Turks Give Green Light to US on Bases for Iraq

ANKARA (Reuters)–Turkey granted the United States permission on Thursday to upgrade Turkish military bases as a first step to inviting thousands of US troops for a possible war on Iraq–amid fears it could cause chaos in the region.

Iraq’s ambassador said opening bases for US troops would be tantamount to joining a war. But Turkish leader Tayyip Erdogan said measures approved by parliament in a closed-door session did not constitute any lurch by Turkey into war.

"Rather–we are taking measures to preserve the security of our country against the rising prospect of war,” he said.

"If the house next door is on fire the first thing you ask is ‘Can I extinguish the fire?’ You are compelled to do what you can do to extinguish it. Otherwise your own house will catch fire.”

The outcome is an indicator of the mood in parliament ahead of a vote on February 18 on the critical second measure–to allow the United States to dispatch troops to the bases.

"In the next two weeks we will do all we can to turn a state of war into a state of peace,” Erdogan told reporters. Turkey has campaigned vigorously against any war and kept Washington waiting for a green light to prepare a "northern front” against Baghdad to be launched from Turkish soil. But Ankara is ill-placed to resist the requests of its closest ally. It relies on Washington heavily for support in recovering from an economic crisis and would need Congress’s blessing for an aid package to help it cope with the disruption of a war. The country’s ruling Justice and Development Party (AKP) pushed through parliament a resolution opening bases and ports to US military engineers. The opposition Republican People’s Party (CHP) voted against the proposal. The emotion and tension surrounding the issue was reflected by the fact that both the debate and vote were held in secret session. The AKP government clearly fears an unpopular war could dent the popularity that carried it to power in November. Anatolian news agency said 308 approved the motion and 193 opposed it–suggesting at least 14 AKP members voted against.

Iraq Warns Turkey

Meanwhile–Iraq’s ambassador warned Turkey publicly for the first time against compliance with Washington.

"Countries that participate in that way should know that they commit a great crime and will see that they made a strategic mistake–because Iraq has never shown them enmity or done them damage,” Ambassador Talib Abid Salih El Dileyimi told reporters.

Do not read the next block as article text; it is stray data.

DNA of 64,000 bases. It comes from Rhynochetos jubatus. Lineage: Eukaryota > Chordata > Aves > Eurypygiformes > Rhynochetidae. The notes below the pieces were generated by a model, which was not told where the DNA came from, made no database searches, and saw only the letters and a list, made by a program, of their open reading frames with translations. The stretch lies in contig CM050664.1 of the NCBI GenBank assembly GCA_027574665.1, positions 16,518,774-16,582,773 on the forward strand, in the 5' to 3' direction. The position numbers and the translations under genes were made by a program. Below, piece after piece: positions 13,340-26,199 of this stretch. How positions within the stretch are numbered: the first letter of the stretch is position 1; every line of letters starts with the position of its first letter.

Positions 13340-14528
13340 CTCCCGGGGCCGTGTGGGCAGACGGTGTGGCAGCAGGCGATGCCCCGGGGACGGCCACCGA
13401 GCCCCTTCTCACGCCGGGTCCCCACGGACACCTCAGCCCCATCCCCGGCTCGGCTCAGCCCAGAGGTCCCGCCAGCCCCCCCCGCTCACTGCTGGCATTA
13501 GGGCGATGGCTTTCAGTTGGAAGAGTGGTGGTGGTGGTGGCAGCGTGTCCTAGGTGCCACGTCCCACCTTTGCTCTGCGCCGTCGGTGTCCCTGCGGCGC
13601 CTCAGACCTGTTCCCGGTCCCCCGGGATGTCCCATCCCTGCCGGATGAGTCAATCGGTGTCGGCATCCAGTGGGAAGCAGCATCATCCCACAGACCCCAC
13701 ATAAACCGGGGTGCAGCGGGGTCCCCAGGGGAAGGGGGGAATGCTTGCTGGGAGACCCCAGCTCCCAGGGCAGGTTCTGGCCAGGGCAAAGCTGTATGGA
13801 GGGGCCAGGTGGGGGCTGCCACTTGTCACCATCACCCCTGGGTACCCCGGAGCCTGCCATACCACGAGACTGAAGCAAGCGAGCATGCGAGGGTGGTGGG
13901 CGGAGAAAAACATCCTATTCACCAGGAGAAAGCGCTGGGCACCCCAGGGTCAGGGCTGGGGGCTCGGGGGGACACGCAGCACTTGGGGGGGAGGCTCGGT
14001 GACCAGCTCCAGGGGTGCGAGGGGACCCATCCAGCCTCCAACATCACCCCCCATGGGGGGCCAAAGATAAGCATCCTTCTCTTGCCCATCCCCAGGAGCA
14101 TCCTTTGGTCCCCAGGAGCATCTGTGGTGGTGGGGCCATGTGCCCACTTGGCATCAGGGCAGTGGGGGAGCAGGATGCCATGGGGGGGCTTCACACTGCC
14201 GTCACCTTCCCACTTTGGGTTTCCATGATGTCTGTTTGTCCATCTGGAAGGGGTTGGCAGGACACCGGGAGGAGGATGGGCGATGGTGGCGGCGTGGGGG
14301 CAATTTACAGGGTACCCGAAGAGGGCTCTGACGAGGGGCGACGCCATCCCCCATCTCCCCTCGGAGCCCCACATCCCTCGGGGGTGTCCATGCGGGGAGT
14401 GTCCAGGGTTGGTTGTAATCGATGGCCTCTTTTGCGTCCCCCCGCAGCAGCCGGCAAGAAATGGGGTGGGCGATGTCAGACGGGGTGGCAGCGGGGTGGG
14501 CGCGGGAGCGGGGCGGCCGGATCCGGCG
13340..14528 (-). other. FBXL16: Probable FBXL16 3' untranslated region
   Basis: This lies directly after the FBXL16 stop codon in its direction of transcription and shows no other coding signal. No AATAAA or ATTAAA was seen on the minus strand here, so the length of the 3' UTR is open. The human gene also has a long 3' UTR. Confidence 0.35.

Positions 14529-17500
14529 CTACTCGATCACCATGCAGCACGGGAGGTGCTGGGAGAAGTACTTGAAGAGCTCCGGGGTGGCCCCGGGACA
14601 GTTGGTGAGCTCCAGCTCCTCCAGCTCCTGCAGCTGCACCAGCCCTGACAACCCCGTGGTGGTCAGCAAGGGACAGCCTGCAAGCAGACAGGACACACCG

In Brussels–NATO announced it had delayed until next week a decision on measures to protect Turkey should Baghdad seek reprisals in the event of US strikes on Iraq–which is accused of having nuclear–chemical and biological weapons.

But NATO chief George Robertson said he was confident the 19-nation alliance would agree planning measures next week. Turkey seeks–among other things–air-defense systems.

Analysts say a northern front launched from Turkish soil would take the pressure off a possible main invasion force pushing into Iraq from the flat lands around Kuwait. It might also allow special forces to quickly seize control of oil fields Washington fears could be sabotaged by retreating Iraqi troops.

A second front could mean a quicker campaign and fewer losses for the United States and other forces that might join an operation many in the region expect in March or late February.

Turkish forces are already inside northern Iraq–an area outside Baghdad’s control since the first Gulf war in 1991–and more are expected. But Turkey says the deployment is aimed at providing for any refugees and preventing any breakup of Iraq.

Turkey is concerned that Kurds in the north of Iraq could use a war to stake a bid for their own independent state. Ankara fears Kurdish independence in Iraq could fuel violent separatism among its own Kurdish population in the southeast.

Iraqi Kurdish leaders were in the Turkish capital on Thursday for talks with US and Turkish officials expected to focus on plans for a post-war Iraq.

"We did not discuss military operations. We talked about peace–a peaceful solution and strengthening our brotherhood,” said Iraqi Kurdish leader Jalal Talabani.


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